Saturday, October 13, 2012

искусство

Flopping on my bed (even though Russian beds are very firm) feels so good right now.  I spent most of today on my feet, looking at artwork, taking photographs, and walking through the city.

Stanford organized an English guided excursion to the Pushkin Museum of Fine Arts for us this morning.  The Pushkin museum is divided into three museums: The Pushkin Museum of Fine Arts, The Gallery of 19th and 20th Century European and American Art, and The Museum of Private Collections.  We saw the Gallery of 19th and 20th Century European and American Art, which housed Impressionist and Post-Impressionist paintings.

I thoroughly enjoyed the tour and the collection of pieces.  Here are some of my favorites:



Our guide told us that Gauguin and Matisse were the two most popular impressionist artists in Russia.  I am curious to know why.

Following our tour of the museum, we crossed the street to have lunch at Кафе Щислива, a modern cafe that prides itself on using local ingredients.


Matt ate sugar cubes while we waited for our orders.

Since Matt, Ron, Sharia, and I had not visited the main gallery of the Pushkin Museum of Fine Arts yet, we decided to visit it after lunch; however, for some unknown reason, it was closed.  So, we dispersed and made plans to visit it another day.

I went back to my home stay, grabbed my Nikon, and returned to the Cathedral of Christ the Redeemer to photograph the cathedral in the sunlight, a fleeting delight in Moscow.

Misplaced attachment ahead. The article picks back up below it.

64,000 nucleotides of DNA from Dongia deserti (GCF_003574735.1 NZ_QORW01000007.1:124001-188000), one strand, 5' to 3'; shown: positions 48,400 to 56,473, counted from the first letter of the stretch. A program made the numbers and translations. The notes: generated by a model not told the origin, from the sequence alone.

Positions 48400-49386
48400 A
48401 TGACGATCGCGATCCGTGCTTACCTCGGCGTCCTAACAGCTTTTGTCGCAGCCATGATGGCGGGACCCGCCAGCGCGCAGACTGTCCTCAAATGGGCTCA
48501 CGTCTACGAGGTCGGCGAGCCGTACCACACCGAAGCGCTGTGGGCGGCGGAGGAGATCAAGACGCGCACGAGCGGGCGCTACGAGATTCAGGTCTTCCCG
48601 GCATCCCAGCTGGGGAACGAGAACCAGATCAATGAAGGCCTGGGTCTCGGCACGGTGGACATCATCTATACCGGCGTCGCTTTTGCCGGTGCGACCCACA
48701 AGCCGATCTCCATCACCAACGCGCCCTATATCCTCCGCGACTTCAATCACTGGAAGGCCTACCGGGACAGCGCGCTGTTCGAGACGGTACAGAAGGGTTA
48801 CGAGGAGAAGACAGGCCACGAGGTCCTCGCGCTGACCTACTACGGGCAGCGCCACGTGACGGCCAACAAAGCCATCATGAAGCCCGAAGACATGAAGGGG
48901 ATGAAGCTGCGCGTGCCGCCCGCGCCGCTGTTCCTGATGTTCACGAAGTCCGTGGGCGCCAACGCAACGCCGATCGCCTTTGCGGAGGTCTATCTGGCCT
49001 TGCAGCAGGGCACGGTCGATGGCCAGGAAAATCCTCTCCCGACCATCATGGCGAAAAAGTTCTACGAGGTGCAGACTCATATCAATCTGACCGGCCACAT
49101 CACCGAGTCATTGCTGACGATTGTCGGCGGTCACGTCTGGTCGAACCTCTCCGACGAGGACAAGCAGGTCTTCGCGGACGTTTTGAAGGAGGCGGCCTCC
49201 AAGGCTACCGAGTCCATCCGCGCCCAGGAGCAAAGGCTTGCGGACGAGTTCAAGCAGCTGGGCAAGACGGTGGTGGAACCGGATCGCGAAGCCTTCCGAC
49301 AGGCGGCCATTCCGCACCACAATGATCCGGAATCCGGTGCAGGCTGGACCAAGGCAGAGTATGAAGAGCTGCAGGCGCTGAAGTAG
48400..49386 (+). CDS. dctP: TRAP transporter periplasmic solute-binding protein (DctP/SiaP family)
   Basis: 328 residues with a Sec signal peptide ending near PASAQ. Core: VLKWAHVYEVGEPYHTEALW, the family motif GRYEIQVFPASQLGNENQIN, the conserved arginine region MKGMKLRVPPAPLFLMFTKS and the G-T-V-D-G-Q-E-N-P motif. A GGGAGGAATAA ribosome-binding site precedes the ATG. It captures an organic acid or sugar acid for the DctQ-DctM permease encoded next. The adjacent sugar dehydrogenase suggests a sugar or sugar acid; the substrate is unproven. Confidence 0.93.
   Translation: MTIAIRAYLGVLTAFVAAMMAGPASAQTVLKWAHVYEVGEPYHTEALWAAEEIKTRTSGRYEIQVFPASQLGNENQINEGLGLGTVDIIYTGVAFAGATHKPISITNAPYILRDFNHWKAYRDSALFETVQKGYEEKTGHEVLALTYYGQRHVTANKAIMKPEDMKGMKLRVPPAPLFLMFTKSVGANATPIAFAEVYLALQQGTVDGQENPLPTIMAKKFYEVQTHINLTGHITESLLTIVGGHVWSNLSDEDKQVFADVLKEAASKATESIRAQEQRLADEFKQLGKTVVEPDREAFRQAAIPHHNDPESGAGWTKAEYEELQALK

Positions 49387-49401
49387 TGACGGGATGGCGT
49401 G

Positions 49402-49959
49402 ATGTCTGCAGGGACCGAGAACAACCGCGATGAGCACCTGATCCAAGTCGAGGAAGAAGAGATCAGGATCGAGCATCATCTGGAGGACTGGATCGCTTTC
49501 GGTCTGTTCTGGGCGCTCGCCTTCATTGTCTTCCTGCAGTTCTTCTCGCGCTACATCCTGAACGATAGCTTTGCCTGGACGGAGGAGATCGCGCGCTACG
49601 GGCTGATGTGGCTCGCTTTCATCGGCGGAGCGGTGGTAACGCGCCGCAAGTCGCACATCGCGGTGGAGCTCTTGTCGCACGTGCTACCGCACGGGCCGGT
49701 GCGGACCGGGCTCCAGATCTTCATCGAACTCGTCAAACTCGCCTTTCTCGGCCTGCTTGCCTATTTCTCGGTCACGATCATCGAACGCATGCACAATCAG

Christ the Redeemer was rebuilt between 1994-97 after Stalin blew it up in 1931.  The original building commemorated Moscow's defeat of Napoleon.

The interior of Christ the Redeemer was breathtaking.  Truly, the church is an indescribable masterpiece of artwork and architecture.  Unfortunately, photography is not allowed, so you will just have to come to Moscow and see it for yourself.   

While I was inside, the 5:00 PM Russian Orthodox service began.  Suddenly an angelic choir of voices resounded throughout the cathedral.  It was a divine experience indeed. 

I didn't want to leave, but I had made plans to meet Ron and Matt at a nearby Metro station so that we could go to Catholic Mass. 

Our mass was partially in Latin and partially in Russian.  Compared to the number of Russian Orthodox in Moscow, there are hardly any Catholics.  Of course, it was a Saturday night.  Perhaps there are more at Sunday Mass.

I'm tired.  Good Night.

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